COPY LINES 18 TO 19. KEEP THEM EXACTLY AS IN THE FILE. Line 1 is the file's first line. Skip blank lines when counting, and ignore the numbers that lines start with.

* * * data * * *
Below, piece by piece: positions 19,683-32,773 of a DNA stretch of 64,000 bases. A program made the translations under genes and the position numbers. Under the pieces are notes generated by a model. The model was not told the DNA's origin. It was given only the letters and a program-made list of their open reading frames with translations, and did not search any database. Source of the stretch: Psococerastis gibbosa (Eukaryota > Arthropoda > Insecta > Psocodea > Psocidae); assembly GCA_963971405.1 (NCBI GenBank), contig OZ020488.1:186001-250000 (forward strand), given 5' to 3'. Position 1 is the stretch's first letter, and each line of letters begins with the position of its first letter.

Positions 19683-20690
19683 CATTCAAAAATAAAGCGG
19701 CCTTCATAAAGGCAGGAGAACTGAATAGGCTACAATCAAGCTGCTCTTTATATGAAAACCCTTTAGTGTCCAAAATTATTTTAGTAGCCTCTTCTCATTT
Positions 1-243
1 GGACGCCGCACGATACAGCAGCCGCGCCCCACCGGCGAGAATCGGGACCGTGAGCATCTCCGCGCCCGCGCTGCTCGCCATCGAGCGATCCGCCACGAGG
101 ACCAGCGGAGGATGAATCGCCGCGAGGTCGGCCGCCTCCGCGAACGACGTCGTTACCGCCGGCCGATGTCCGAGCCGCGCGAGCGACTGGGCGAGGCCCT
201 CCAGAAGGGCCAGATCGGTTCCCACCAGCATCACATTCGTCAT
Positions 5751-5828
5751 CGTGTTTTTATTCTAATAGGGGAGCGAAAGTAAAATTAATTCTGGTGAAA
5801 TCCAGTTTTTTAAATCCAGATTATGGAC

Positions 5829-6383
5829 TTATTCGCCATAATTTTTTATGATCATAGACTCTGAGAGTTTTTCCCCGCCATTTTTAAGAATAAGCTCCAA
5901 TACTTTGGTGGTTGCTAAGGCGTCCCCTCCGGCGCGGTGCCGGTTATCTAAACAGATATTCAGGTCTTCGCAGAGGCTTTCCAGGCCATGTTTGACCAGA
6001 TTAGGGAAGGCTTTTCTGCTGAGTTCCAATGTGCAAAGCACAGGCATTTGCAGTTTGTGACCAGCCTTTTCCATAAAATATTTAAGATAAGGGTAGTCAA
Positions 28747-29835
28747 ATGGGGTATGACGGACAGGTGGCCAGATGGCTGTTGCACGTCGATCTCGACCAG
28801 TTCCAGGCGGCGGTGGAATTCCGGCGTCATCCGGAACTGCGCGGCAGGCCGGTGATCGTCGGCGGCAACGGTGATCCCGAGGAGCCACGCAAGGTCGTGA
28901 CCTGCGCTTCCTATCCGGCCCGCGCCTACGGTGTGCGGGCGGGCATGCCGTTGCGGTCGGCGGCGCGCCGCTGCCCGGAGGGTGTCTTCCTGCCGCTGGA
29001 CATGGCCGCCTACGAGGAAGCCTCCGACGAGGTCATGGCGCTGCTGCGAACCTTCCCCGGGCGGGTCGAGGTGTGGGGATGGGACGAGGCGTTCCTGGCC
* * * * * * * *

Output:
28801 TTCCAGGCGGCGGTGGAATTCCGGCGTCATCCGGAACTGCGCGGCAGGCCGGTGATCGTCGGCGGCAACGGTGATCCCGAGGAGCCACGCAAGGTCGTGA
28901 CCTGCGCTTCCTATCCGGCCCGCGCCTACGGTGTGCGGGCGGGCATGCCGTTGCGGTCGGCGGCGCGCCGCTGCCCGGAGGGTGTCTTCCTGCCGCTGGA